A long march of FPI people during a mass rally against Basuki "Ahok" Tjahaja Purnama in this file photo. (Antara Photo/Rivan Awal Lingga)

Hardliners Assertiveness Draws Criticism as Ahok's Blasphemy Trial Nears


DECEMBER 10, 2016

Jakarta. Protests against the blasphemy case launched by Muslim hardliners against Jakarta's Christian governor are mounting ahead of his first trial, with observers calling him a "victim of criminalization."

Basuki "Ahok" Tjahaja Purnama is set to be tried on Tuesday (13/12), just weeks after being named a blasphemy suspect in a police probe launched in the face of mass pressure from hardliners.

The case has sparked concerns over rising religious and ethnic tensions ahead of February's much-contested Jakarta gubernatorial race, in which Basuki is seeking re-election.

According to Sulistyowati Irianto, a professor at the University of Indonesia, the blasphemy allegation is nothing more than a "politicization of identity" against the governor.

"The sharpening of differences to seek certain political interests is apparent in the case. This will be dangerous for the future of our national life," she told the press in Jakarta on Saturday (10/12).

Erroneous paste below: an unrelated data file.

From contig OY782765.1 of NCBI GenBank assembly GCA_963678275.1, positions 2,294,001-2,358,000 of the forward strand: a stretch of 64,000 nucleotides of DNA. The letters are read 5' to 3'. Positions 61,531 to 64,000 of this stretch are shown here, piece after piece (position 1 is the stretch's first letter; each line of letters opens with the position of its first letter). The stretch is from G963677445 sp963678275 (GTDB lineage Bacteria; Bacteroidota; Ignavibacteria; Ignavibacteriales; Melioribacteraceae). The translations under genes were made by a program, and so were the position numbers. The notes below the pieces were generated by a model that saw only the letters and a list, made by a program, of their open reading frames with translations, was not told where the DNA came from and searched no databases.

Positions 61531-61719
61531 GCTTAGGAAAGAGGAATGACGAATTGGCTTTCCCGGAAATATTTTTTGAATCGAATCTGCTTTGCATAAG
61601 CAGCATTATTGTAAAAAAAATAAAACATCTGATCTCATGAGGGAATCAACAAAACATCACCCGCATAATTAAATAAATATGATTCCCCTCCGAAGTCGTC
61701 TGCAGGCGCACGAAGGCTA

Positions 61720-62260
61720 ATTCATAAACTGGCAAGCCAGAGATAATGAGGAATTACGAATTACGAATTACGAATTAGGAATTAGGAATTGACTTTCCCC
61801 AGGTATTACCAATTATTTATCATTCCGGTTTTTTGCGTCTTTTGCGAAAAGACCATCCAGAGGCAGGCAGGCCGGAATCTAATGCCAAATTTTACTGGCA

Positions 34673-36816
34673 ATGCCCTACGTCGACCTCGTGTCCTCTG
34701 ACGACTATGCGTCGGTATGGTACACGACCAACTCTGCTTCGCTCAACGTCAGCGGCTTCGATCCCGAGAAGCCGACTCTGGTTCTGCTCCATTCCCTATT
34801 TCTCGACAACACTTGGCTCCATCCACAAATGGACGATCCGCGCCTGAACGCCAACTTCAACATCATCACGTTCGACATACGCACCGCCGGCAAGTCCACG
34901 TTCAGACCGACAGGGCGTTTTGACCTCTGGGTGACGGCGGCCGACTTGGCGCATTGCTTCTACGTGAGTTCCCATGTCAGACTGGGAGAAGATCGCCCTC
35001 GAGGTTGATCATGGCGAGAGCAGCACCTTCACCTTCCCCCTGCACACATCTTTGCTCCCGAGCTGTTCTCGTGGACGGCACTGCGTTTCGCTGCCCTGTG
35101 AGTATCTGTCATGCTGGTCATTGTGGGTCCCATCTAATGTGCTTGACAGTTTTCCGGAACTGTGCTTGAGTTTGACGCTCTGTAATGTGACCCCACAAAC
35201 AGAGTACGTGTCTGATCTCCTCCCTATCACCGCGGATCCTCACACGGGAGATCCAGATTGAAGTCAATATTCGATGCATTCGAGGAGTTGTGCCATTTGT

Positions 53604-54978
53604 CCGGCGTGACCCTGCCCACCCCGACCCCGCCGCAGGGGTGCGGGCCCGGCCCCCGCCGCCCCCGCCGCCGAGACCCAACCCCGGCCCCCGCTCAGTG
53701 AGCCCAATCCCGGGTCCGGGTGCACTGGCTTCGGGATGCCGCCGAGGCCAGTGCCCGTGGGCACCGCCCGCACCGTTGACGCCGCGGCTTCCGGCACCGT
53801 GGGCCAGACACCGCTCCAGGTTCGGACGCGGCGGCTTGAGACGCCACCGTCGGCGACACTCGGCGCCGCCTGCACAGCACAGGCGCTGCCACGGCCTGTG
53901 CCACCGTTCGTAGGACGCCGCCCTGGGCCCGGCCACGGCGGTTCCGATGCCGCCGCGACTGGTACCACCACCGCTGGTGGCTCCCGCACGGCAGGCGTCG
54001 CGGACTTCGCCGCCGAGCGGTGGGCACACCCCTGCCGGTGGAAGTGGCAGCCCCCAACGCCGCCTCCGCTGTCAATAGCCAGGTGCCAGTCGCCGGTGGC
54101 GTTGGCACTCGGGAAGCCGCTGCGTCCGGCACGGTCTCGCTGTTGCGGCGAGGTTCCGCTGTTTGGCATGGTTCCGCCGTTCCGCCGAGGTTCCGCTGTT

Basuki had referred to a Koranic verse in his re-election campaign remarks in September, prompting the Indonesian Ulema Council to issue a statement the next month saying he insulted Islam.

However, this was dismissed by Neng Darra Affiah, leader of a Banten-based Islamic boarding school.

"There's no blasphemy in the case. There's no single motivation, intention, or even statement to insult certain religion," she said.

Basuki has repeatedly apologized to Muslims for his remarks, but the statement already fired up religious sentiment across the world's largest Muslim-majority country.

Hardliners staged three rounds of mass Muslim demonstrations in the capital within the past two months, with protesters demanding that Basuki step down.

"What does exist in the case is politicization, efforts to hamper his gubernatorial candidacy. Even if the case hasn't occured, other ways will surely be sought against him," Neng said.

Tuesday's much-anticipated trial is expected to draw further protests by Muslim hardliners, with police set to heighten security at areas surrounding the court and vital areas in the capital.